|Walton Ford, Falling Bough (2002)|
Read the poems here:
Poetry, Literature, Whatever // An Online Presence of Michael S. Begnal
|Walton Ford, Falling Bough (2002)|
Lie close to me, my poem, and comfort me,He does not fetishize the image of a pagan god, à la Lawrence; instead there is only the poem that can redeem, only the poem can “breathe me alive.” The idea that “once to have thought, once to have used the earth” is enough to have made something “durable,” to become something durable — i.e. that to have lived once or at all means one has become part of the cosmos for all time — collapses time and metaphorically blurs the line between death and life, suggesting a view of death as only one part of something larger (which doesn’t have to be religious per se). Only this can be comfort for a poet, or for Bynner anyway, that a trace of the act of making a poem, an act of living, can be contained in the words themselves and might survive in the poem.
Console me with substance lovelier than mine,
Breathe me alive a thousand years from now,
Whisper — beside that rim of an empty moon,
Under the earth, the moon I thought with once —
That once to have thought, once to have used the earth,
Is to have made a god more durable
Than flesh and bone. Lie close to me, my poem. (57)
What is this might, this mystery,Here the rhyme is a bit heavy-handed, but the passage sums up Bynner’s perspective (and his repetition of rhyme is often meant to work as emphasis). Though he does not articulate a codified system (aside from the broad strokes), he does intend to take a political stance, having asserted at the start of this section, “‘Beauty,’ they ask, ‘in politics?’ / ‘If you put it there,’ say I” (23).
Moving and singing through democracy,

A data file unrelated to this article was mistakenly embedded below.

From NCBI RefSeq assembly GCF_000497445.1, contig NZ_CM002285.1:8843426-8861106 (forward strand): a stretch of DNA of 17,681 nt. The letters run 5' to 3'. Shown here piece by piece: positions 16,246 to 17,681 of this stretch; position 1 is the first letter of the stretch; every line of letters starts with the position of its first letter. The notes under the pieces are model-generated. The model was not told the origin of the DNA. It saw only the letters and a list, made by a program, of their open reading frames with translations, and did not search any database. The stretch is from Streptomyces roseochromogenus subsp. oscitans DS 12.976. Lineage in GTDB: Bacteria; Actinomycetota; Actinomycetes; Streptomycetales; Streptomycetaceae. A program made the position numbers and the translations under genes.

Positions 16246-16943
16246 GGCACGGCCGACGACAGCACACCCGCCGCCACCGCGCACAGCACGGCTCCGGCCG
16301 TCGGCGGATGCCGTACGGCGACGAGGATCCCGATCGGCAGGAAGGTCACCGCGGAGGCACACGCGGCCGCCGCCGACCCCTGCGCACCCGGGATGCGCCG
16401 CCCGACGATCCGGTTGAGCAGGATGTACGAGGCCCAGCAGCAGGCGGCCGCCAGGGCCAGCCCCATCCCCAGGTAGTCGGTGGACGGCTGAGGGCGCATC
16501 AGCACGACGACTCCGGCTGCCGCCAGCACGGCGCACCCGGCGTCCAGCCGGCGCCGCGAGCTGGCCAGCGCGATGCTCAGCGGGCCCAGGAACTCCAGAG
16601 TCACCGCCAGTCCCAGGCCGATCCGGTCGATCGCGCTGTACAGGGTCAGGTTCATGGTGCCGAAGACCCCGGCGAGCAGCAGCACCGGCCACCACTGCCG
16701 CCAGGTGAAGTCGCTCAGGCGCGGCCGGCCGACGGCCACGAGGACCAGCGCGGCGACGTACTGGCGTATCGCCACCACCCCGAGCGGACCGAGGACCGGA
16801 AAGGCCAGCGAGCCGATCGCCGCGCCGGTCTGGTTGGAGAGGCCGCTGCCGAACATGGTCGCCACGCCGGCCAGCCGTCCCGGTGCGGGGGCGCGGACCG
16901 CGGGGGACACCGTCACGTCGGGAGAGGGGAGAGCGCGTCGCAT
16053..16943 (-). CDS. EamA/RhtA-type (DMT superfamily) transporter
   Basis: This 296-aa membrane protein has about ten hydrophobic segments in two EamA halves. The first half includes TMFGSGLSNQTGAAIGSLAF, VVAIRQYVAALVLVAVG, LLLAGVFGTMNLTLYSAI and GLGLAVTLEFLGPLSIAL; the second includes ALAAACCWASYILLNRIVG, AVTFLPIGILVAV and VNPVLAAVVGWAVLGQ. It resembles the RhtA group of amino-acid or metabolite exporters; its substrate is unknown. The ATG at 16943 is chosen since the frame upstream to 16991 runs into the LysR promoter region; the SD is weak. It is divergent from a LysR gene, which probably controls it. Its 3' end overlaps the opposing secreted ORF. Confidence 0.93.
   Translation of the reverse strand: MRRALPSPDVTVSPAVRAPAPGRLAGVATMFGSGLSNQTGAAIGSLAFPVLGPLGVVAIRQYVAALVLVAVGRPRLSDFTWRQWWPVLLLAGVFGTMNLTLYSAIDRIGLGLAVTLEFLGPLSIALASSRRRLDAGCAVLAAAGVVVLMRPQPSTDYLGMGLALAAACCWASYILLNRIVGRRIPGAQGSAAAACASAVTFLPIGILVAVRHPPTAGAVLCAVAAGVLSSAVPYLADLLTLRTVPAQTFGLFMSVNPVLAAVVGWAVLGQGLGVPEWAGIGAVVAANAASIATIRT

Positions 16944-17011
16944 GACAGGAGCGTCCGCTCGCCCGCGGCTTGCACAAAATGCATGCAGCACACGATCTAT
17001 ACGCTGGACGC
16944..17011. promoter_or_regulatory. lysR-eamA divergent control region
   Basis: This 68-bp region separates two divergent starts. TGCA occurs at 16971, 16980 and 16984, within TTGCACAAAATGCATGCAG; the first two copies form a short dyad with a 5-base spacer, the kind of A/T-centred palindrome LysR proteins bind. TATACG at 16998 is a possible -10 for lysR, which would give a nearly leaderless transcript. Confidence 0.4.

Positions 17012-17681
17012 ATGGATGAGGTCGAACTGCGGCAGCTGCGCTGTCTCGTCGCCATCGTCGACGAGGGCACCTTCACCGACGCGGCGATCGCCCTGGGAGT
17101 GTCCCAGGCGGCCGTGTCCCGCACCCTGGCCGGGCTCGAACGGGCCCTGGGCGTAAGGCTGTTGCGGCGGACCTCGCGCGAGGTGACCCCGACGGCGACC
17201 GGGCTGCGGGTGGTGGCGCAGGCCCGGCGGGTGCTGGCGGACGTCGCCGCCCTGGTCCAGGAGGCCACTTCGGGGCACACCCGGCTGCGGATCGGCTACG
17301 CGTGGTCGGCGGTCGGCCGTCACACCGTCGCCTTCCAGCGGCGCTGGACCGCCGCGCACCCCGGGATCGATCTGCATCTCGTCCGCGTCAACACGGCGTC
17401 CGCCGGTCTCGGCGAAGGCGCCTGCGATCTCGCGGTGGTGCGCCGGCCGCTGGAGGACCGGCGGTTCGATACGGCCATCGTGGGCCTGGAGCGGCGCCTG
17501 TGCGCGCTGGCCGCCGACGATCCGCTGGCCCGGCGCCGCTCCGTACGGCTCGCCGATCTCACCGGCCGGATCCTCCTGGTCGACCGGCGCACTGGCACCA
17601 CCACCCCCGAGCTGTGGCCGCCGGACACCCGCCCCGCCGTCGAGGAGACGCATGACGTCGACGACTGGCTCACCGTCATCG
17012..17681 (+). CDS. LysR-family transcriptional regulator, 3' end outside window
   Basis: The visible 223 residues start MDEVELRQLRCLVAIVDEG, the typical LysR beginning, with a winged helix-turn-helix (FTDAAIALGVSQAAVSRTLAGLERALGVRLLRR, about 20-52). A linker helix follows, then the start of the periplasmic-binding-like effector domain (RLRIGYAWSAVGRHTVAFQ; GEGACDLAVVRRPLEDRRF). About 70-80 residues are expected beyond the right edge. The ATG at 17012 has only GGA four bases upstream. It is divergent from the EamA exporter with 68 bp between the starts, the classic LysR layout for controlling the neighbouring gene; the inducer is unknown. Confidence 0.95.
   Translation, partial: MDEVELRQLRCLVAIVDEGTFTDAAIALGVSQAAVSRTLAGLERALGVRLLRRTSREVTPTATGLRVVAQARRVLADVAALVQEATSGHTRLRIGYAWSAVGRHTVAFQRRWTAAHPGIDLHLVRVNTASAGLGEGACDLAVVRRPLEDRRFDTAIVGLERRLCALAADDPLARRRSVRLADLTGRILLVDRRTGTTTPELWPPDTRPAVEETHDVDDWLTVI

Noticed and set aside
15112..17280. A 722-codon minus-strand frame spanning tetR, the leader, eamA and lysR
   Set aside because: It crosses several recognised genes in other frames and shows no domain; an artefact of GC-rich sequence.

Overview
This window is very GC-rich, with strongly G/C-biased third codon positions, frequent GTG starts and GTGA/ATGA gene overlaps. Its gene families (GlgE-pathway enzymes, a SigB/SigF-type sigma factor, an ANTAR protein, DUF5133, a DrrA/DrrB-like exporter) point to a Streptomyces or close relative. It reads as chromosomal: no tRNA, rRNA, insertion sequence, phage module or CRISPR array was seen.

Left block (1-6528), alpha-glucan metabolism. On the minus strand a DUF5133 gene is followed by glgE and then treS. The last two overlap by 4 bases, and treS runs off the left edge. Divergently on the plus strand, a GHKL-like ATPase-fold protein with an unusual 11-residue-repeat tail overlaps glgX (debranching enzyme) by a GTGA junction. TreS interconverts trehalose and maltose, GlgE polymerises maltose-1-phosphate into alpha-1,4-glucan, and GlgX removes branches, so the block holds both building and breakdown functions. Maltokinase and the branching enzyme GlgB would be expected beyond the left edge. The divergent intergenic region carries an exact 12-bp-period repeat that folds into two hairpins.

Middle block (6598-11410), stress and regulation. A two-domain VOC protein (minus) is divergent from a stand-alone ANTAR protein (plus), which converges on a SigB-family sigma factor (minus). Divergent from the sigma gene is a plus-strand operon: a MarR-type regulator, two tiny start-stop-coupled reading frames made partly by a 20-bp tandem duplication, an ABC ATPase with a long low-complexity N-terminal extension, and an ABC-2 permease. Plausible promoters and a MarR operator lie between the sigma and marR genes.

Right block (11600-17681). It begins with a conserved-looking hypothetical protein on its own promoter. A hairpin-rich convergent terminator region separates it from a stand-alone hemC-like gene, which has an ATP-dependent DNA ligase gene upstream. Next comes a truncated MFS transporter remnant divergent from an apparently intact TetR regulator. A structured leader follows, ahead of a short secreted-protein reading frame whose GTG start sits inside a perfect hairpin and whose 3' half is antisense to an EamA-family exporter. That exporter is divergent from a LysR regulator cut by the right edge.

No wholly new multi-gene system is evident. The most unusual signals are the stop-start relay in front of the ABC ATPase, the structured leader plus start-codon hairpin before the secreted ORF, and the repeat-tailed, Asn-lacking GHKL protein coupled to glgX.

This music of the masses
And of you and me —
But purging and dynamic poetry! — (page 25)
To stop the wound and heal the scarHere, the rhyme is more subtle, with enjambment and the near-rhyme of “aptitude / flood,” even as the message remains stridently egalitarian. Bynner makes similarly strident statements about wealth inequality and war, while avoiding the ideological approach we sometimes later see especially in the poets of the 1930s — Bynner was not a Marxist, but more a radical progressive, albeit when the term still had something of a party-political connotation.
Of time, with sudden glorious aptitude
Woman assumes her part. Her pity in a flood
Flings down the gate.
She has been made to wait
Too long. . . . (37)
Let me receive communion with all men,There are some weaknesses here, though; sometimes Bynner’s frequent talk of the “soul” or “joy” becomes a bit too indistinct or clichéd. Pound, with his Imagist principles, had a point in this regard, the better strategy often being to avoid or at least critique such abstractions.
Acknowledging our one and only soul!
For not till then
Can God be God, till we ourselves are whole. (39)
“Who eats a face?” John Menesini asks in “Bathsalt Vaudeville.” Menesini himself eats a face, metaphorically speaking. Read these poems and find out in the reading; don’t take my word for it.
I’m writing this from a very subjective point of view. I know John and have been digging his poems since we first met in 1998. In Ireland then, his stuff struck me as a strange gust of “home,” whatever that is: “cracked macadam basketball courts / knee-high weeds in tangled clusters” or 4th of July parades with “hordes of drunken / volunteer fireman.” Or “Psychobilly Novaboys,” the first one of his I ever read, I think.
The range of his poetic insight, however, is long, much longer even than a shit-town inscape. Samurais sometimes lived a life of “archaic working-class toil”? Yes, I guess so. The idea connects them to the figures of old Pittsburgh in “Black Cemetery Wall.” I like the sweet elegy for Lou Reed (and Sterling Morrison) and the strange images of “Black Snow”: “cry black tears / sharp shards / become puddles”
Reading these again (and some for the first time) reminds me how good Menesini is — as if I needed reminding. I won’t go on, except to say that he is a poet of singular intensity and a complex sensibility who should be read.
— Michael S. Begnal, Pittsburgh, July 2014
|Hawthorn in bloom (via irisharchaeology.ie)|
|A Scottish Bealtaine festival, a few years back (via http://nva.org.uk/artwork/beltane/)|
|The Muddy Banks cover (art by John Menesini)|
|Photo that accompanies the interview|
Removed he was on his own now
He is the dark where you are free too
Or could be if you join him there?
— Elias, from “Pervasive Solace”